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Graham-Cassidy would let insurers drop birth control coverage

The new version of the bill goes even further than its predecessor in rolling back protections for contraceptive coverage.

Protesters oppose Rep. Carlos Curbelo’s vote to repeal the Affordable Care Act in Miami in August 2017
Protesters oppose Rep. Carlos Curbelo’s vote to repeal the Affordable Care Act in Miami in August 2017.
Photo by Joe Raedle/Getty Images
Anna North is a senior correspondent for Vox, where she covers American family life, work, and education. Previously, she was an editor and writer at the New York Times. She is also the author of three novels, including the New York Times bestseller Outlawed.

The health care bill sponsored by Sens. Lindsey Graham (R-SC) and Bill Cassidy (R-LA) was already the most sweeping of any Obamacare repeal effort in its restrictions on reproductive health coverage. A new version released on Sunday night would go even further than its predecessor in rolling back protections that have allowed millions of Americans to get affordable birth control.

This version would give states even more leeway to bypass the requirements of Obamacare — including those that guarantee coverage for contraception. In so doing, it may please conservatives who want states to have greater say over what is covered, and those who have opposed the contraceptive requirements from the beginning. But it will also threaten a benefit on which many people rely to maintain their health and plan their families.

Starting in 2020, states can make their own rules when it comes to coverage

Allowing insurance plans to cover less has been one focus of the Obamacare repeal effort. As of last week, Graham-Cassidy accomplished this by letting states seek waivers from some of Obamacare’s requirements. States that received waivers could allow insurers to sell bare-bones policies that didn’t cover everything required under Obamacare.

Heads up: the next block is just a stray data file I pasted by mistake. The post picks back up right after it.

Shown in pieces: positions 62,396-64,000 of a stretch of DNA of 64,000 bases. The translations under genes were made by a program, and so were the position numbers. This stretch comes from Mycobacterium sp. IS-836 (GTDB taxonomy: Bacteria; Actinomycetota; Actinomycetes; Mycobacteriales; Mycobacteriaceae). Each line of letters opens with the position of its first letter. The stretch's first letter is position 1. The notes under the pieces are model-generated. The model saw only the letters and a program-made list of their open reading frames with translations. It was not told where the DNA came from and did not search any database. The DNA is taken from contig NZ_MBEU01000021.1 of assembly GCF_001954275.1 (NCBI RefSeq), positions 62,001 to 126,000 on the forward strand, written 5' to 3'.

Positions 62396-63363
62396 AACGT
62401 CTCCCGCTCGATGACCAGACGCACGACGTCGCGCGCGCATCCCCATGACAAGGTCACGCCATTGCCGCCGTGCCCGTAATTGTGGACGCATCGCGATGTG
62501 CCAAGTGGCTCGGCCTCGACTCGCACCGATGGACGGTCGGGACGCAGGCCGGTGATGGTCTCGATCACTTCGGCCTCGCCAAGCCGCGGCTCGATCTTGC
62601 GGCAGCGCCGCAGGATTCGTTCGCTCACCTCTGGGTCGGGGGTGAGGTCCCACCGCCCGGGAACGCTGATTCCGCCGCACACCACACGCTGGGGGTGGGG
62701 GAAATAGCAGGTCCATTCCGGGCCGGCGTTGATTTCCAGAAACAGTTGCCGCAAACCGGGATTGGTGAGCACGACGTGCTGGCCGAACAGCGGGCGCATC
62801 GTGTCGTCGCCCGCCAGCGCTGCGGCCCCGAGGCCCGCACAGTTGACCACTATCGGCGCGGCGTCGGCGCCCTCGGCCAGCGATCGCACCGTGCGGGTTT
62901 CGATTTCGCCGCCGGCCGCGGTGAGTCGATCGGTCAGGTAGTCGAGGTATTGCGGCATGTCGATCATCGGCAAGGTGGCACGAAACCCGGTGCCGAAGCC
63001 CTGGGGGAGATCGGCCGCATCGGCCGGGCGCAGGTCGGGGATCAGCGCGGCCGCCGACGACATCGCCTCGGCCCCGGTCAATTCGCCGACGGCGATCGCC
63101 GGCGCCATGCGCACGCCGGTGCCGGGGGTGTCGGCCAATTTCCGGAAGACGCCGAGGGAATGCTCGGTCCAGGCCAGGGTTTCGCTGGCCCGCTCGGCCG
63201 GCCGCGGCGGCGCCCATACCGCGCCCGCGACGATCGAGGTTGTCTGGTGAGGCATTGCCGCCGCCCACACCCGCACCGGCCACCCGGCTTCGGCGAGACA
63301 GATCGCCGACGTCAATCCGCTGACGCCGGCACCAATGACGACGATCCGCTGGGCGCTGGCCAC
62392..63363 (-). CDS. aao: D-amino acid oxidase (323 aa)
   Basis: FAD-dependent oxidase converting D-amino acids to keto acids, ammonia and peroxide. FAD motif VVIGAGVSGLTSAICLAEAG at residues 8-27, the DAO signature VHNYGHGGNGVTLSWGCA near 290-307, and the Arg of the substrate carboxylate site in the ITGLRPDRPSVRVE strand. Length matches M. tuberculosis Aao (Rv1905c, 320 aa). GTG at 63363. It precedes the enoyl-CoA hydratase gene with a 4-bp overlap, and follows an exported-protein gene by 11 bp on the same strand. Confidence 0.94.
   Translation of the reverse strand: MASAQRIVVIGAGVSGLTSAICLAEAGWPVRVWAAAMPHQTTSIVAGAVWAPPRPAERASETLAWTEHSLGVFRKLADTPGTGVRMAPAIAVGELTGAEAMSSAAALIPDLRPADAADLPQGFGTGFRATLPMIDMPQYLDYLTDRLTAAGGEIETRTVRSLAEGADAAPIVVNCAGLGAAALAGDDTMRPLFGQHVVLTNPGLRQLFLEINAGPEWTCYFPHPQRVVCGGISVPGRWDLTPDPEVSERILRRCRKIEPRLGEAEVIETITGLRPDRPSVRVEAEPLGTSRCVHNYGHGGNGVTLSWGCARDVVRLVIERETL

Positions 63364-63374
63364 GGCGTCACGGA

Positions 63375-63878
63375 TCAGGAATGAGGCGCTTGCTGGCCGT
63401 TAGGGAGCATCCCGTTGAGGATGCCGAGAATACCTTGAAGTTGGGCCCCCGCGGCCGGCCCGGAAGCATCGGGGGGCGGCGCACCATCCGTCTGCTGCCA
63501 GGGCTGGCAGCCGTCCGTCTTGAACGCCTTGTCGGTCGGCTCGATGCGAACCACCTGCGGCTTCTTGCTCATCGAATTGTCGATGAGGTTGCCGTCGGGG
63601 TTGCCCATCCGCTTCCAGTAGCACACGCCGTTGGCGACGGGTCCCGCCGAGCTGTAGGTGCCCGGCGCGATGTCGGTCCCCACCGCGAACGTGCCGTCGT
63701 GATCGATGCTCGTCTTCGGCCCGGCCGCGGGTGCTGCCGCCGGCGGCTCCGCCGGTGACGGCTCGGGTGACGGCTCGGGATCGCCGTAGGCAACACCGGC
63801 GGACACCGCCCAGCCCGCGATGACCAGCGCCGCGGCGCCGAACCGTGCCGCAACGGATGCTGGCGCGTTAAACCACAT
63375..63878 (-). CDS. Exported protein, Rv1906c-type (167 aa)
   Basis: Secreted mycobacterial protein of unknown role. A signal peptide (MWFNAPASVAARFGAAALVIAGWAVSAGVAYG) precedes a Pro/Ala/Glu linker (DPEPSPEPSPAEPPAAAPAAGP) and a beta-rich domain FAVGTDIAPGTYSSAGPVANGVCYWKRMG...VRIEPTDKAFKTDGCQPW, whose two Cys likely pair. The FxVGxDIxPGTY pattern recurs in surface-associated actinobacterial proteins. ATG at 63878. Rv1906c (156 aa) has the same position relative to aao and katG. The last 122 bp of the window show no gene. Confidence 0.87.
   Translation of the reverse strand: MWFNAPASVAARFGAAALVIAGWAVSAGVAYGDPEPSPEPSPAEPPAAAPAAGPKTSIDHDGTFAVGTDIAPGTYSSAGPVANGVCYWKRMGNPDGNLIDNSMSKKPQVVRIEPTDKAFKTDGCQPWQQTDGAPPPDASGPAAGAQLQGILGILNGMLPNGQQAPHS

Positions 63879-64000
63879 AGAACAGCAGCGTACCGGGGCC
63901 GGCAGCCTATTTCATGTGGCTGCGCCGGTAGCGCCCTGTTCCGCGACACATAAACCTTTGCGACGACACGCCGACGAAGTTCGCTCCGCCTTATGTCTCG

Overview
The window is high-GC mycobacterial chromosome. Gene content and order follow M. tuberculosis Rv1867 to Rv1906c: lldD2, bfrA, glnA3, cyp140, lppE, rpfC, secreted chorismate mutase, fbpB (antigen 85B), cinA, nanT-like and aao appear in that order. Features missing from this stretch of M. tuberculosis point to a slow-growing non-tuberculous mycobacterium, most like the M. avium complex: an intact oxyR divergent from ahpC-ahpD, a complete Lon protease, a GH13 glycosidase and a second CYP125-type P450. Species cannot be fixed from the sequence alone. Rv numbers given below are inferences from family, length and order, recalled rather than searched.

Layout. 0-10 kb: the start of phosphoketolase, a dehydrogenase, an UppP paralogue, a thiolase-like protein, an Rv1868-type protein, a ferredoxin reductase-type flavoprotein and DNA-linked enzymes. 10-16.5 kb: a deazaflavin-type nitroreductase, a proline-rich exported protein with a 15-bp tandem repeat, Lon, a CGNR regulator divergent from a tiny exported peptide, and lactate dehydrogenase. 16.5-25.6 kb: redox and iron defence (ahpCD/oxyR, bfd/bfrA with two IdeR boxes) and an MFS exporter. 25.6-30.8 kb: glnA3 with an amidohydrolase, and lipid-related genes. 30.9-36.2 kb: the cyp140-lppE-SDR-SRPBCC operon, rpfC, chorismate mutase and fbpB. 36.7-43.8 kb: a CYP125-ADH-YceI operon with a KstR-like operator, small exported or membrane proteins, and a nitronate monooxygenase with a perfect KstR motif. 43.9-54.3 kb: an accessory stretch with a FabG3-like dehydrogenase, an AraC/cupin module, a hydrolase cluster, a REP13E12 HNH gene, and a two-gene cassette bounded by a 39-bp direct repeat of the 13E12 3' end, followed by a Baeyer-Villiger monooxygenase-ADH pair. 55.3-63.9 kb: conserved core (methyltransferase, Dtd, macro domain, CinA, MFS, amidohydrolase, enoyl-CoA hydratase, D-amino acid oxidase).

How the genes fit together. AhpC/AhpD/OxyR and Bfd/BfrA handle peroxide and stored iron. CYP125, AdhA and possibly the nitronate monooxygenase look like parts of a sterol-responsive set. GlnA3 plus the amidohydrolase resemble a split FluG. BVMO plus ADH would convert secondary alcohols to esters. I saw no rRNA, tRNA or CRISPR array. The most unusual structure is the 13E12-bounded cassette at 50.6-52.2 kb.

Under the new version released Sunday night, however, states don’t even have to get waivers, said Adam Sonfield, senior policy manager at the Guttmacher Institute. They can simply set their own rules about what insurance plans have to cover.

The new bill is also explicit about which provisions states can override, Sonfield said. These include the essential health benefits requirements for individual and small-business plans, which include birth control coverage as well as maternity care and prescription drug coverage. States could also choose whether to override the preventive services requirement under which most private plans have to cover birth control with no cost sharing. More than 55 million women have copay-free coverage of birth control under this requirement, according the Department of Health and Human Services.

The Trump administration is reportedly considering weakening the preventive services requirement in a different way, by offering an exception to any employer that has a moral or religious objection to birth control coverage. Graham-Cassidy would go further by allowing states to lift the requirement entirely.

All this would take effect in 2020, when Graham-Cassidy converts Obamacare’s tax credits and the Medicaid expansion into a system of block grants for states.

Gutting birth control coverage requirements could drive up costs for the millions of Americans who use contraception to prevent pregnancy while they finish school or look for a job or to otherwise plan their reproductive lives, as well as those who need hormonal birth control to manage medical conditions like endometriosis. In particular, allowing states to get rid of the requirements would make it harder for Americans to afford the long-acting contraceptives that are most effective at preventing pregnancy. The out-of-pocket cost of an IUD, for instance, averages around $1,000.

The new version of Graham-Cassidy also leaves in place other provisions that have concerned reproductive health advocates, including abortion restrictions tied to the block grants and a provision to strip funding from Planned Parenthood. It also keeps a provision that would ban abortion coverage on the exchanges beginning in 2018, potentially causing chaos in many states.

The bill also includes some funding provisions that would benefit Alaska, presumably in an effort to get the support of Sen. Lisa Murkowski (R-AK), who has voted against past repeal efforts. Sen. Murkowski has not yet taken a public stand on the bill. On Monday, four Planned Parenthood patients from Alaska sent her a letter asking her to vote no, arguing that the bill would harm women and families.

“We would like to ask you to stay strong for Alaskans,” they wrote.

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